Travel insurance plans often list some coverage as ‘secondary’ and we’ve had many readers ask us what that means. Any coverage that is identified as secondary simply means it will pay after the traveler’s other insurance coverage has paid what it will pay. Specifically, it pays second – after the primary coverage.
Typically, the terms primary and secondary are applied to travel medical coverage and baggage coverage. When you’re making a travel medical claim, it means you should make a claim on your primary health insurance coverage first and then settle the remainder of the medical claim with your travel insurance provider.
If you’re making a claim on your baggage coverage because the airline lost your bag, you’ll work things out with the airline first and then make a claim for the remainder on your travel insurance plan. Whatever is paid out by the airline will be deducted from the amount that your travel insurance provider will pay.
If your primary coverage is not in effect where you are traveling – and many domestic health insurance plans do not cover the medical costs for their members who need medical care outside the U.S. – then your secondary coverage with your travel insurance becomes primary by default. You don’t have to do anything except make a claim directly with your travel insurance provider.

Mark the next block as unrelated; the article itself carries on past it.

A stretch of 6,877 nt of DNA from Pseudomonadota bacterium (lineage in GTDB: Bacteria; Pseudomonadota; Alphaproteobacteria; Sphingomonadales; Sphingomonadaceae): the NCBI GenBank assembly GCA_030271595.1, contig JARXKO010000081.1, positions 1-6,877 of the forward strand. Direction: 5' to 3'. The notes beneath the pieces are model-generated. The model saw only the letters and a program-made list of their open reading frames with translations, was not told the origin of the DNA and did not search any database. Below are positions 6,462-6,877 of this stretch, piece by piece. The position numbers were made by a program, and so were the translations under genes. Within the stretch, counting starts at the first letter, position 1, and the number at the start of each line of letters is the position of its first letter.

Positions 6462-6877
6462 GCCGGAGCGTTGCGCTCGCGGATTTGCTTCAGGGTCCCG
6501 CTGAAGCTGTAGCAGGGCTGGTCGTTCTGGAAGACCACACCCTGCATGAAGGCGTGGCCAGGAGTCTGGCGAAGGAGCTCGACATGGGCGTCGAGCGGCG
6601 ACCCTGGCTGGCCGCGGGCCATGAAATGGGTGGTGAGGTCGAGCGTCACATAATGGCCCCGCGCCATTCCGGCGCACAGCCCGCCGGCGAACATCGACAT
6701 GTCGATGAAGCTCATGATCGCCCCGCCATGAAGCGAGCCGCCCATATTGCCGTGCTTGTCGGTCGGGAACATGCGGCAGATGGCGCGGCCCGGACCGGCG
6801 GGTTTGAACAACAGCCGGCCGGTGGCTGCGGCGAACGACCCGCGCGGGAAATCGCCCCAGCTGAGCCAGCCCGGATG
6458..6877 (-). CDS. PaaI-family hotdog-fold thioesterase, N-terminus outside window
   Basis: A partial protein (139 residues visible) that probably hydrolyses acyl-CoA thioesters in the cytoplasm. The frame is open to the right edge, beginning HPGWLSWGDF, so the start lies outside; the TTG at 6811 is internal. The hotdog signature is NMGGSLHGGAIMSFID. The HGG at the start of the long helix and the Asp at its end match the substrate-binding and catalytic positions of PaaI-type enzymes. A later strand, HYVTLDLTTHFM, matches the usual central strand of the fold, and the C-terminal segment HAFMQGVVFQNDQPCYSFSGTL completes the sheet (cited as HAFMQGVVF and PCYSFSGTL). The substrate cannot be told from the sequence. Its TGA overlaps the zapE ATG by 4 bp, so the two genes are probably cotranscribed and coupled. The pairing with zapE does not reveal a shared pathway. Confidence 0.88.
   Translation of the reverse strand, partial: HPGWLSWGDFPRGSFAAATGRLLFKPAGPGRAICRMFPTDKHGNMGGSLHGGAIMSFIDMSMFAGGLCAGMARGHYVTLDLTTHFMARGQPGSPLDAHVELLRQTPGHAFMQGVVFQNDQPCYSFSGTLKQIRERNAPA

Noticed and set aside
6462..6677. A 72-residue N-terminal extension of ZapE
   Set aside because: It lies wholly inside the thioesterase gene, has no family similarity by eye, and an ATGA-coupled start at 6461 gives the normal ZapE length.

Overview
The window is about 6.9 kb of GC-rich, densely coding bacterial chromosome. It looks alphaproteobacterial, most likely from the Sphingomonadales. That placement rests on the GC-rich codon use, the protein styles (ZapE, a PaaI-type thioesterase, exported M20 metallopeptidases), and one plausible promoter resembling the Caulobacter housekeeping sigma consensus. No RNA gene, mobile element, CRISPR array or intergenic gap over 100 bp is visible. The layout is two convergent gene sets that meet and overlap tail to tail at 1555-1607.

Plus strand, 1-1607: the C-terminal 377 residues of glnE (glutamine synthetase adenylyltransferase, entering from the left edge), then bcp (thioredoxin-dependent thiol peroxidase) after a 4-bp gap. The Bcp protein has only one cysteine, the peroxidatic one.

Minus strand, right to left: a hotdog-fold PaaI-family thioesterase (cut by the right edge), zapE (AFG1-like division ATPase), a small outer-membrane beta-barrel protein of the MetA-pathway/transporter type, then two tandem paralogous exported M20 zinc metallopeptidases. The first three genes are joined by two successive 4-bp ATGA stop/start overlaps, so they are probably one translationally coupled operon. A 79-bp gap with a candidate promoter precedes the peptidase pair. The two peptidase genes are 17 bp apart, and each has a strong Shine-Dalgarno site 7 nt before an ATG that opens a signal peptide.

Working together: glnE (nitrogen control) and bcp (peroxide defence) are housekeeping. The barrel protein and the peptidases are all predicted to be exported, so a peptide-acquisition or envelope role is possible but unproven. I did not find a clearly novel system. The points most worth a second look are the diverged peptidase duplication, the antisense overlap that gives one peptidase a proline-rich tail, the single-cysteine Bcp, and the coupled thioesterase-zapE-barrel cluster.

Many travelers make this assumption, but primary coverage isn’t necessarily better than secondary coverage – it just refers to who pays first. You can choose and buy travel plans that include primary travel medical coverage, but it’s not necessary unless you have a reason for purchasing that type of travel medical plan.
See more about the differences between primary and secondary travel medical coverage.
Damian Tysdal is the founder of CoverTrip, and is a licensed agent for travel insurance (MA 1883287). He believes travel insurance should be easier to understand, and started the first travel insurance blog in 2006.